Slavery Reparations The time is now

Slavery Reparations The time is now
  • PublishedSeptember 18, 2013

A new book, Slavery Reparations Time Is Now: Exposing Lies, Claiming Justice for Global Survival – An International Legal Assessment, provides a fresh voice in the debate over reparations. It is authored by New African senior contributor, Dr Nora Wittmann. Here we provide an edited extract from this important work.

The prevailing scholarly legal opinion categorically shuts the door on claims for justice and slavery reparations by referring to the principle of non-retroactivity and to the allegation, presented as if it were a fact, that transatlantic slavery would have been “legal” at the time.

This is indeed the basic argument that European and US ex-enslaver states always come up with first. In fact, this is really the principal argument that they persistently repeat each time they are confronted with the topic, indicating that this is where the crux of the legal matter lies.

This principle of non-retroactivity, a tenet of international law, has the effect that a state can only be found legally responsible if that state committed an act that was “internationally wrongful” at the time it occurred.

It is the combination of the allegation of international “legality” of slavery at that time with this principle of non-retroactivity that is invoked to categorically block transatlantic slavery reparation claims.

This is not a scientifically pertinent and tenable position, however. When one contends that “slavery” was “legal”, it needs to be asked by whose standards it is supposed to have been legal. The allegation of legality is based solely on the colonial laws that European enslaver states passed after they had been the driving force in transatlantic slavery for more than a century already. However, transatlantic slavery was not legal by the laws of affected Africans, nor was it compliant with international law standards of the time. It was not even “legal” by the laws of European enslaver states, most of which had come to pass, in developments up to the 16th century, legislation abolishing, or at least severely restricting, slavery and outlawing chattel slavery. In their majority, these laws were never abrogated and thus continued to be in force throughout the transatlantic slavery period.

Before the time of transatlantic slavery, many regions of Africa were active participators in international relations, and many African societies had highly developed political and social institutions. Contrary to what we are often made to believe, African political entities of that time were as much the creators, actors and subjects of international law as their European counterparts.

The available historical evidence shows that these rules of international relations were known and respected by African states in their encounters with European officials and traders before and at the beginning of transatlantic slavery.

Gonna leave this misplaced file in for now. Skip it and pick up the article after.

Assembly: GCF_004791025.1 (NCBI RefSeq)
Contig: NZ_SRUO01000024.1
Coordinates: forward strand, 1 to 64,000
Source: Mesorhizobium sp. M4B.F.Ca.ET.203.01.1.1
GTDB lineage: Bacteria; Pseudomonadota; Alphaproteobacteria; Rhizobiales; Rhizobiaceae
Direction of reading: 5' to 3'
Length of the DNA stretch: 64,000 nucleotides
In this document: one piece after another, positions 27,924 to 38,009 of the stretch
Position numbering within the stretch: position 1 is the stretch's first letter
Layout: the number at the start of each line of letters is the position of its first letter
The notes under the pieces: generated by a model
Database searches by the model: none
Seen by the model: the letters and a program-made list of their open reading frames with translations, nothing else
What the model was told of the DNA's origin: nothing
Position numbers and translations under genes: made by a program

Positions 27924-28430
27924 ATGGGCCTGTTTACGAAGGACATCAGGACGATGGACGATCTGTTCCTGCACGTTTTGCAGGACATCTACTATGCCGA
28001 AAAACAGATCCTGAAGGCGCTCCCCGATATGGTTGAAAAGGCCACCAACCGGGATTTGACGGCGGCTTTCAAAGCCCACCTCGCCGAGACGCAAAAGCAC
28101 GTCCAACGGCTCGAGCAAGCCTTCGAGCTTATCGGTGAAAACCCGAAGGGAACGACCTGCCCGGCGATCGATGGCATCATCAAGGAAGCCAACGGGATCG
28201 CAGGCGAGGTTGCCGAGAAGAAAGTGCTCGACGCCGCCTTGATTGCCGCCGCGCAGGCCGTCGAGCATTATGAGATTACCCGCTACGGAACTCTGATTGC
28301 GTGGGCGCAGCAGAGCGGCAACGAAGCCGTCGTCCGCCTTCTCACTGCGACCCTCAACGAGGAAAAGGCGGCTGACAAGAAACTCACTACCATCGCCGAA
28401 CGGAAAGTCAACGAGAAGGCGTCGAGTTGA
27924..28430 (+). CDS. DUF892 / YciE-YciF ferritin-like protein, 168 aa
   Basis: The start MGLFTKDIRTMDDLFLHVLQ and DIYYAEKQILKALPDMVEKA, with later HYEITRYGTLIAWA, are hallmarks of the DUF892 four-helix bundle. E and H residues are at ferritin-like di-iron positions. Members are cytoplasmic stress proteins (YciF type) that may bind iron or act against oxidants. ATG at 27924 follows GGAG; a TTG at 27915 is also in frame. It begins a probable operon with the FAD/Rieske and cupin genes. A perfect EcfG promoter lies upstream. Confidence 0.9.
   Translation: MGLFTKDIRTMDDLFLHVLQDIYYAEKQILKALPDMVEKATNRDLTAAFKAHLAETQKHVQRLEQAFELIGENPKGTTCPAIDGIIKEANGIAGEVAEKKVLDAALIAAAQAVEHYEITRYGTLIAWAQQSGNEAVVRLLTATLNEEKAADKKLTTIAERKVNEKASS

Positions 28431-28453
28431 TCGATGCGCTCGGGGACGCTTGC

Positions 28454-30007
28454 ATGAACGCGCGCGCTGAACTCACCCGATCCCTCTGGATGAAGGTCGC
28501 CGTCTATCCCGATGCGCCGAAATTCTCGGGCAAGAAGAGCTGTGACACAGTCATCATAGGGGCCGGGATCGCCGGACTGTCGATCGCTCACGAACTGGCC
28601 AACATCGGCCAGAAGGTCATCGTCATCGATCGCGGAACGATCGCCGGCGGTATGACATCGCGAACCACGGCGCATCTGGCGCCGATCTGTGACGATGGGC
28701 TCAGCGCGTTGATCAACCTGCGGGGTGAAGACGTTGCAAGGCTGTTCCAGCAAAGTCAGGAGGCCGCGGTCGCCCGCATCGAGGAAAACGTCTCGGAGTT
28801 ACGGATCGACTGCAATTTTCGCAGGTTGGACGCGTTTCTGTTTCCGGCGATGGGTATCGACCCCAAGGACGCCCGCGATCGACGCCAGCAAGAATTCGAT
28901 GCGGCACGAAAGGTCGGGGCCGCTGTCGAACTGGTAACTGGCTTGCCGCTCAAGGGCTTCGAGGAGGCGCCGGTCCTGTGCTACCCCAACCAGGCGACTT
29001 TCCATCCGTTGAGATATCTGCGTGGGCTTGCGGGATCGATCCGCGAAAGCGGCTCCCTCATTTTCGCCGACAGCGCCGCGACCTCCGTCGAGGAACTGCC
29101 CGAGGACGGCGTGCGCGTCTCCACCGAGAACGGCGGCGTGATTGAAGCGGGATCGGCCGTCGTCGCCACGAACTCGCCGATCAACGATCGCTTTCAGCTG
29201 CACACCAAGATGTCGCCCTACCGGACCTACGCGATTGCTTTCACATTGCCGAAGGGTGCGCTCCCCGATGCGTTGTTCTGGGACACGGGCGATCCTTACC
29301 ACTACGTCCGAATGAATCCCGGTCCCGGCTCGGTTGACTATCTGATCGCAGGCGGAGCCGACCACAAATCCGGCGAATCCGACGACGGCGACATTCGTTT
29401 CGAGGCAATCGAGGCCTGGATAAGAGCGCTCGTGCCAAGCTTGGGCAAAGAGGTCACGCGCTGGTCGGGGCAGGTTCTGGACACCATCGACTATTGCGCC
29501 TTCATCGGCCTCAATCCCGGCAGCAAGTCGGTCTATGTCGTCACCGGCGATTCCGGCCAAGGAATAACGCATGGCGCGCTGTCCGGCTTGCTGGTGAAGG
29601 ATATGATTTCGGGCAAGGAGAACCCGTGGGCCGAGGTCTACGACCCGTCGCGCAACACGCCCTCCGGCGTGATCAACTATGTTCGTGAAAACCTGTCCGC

Tragically, this conformity with international law was not reciprocated by their European counterparts who disrespected agreements, ignored the sovereignty of African states and violently deposed rulers who were unwilling to collaborate with them in enslavement.

In the 17th and 18th centuries, when European nations started to legislate on transatlantic slavery, international law was no tabula rasa [blank slate]. And Europeans, having always been only a global minority (and before transatlantic slavery not a particularly powerful one), could neither unilaterally impose what international law was, nor change it.

And contrary to hegemonic opinion, historical sources referring to African, European and international law show that transatlantic slavery was indeed illegal at its time. Now, the concept of legal responsibility and its ensuing obligation to make reparations for wrongful conduct too was, in one form or another, historically present in all legal systems concerned – African, European and international. Once the illegality of transatlantic slavery can be established and responsibility legally attributed, in appliance of the law of the time and looking at the facts, reparation is due for this most massive crime.

Quite obviously, the assessment on its own that African states were subjects of international law does not yet tell us anything about the legal status of transatlantic slavery at that time.

In order to get there, a thorough historical investigation into the laws and legal concepts of both European and African states, and their confrontation with the ferocious reality of transatlantic slavery, is necessary.

Such a review, also considering historical examples from world regions other than Africa and Europe concerning the legal status of servile labour and slavery, will allow us to come to assess general principles of law, which are, next to treaty and customary law, one recognised source of international law and are generally defined as legal principles common to a large number of systems of national or municipal law.

Reparation detractors regularly contend that Africans would have “enslaved” one another from time immemorial; and that they would have actively and voluntarily participated in transatlantic enslavement. Both contentions are of high legal significance because they serve to basically bolster the allegation that transatlantic slavery would have been “legal”.

Documents and notes by contemporary European officials testify that transatlantic slavery was totally different from African servile labour through the former’s complete disregard of the humanity of its victims.

On the ships, sick people and toddlers, weak and prone to sickness, were often thrown overboard. The average life expectancy of a person enslaved in the transatlantic system, once he or she passed childhood and was put to work on the plantation, was five to seven years. In contrast, in African societies “slaves” were gradually integrated into the lineage.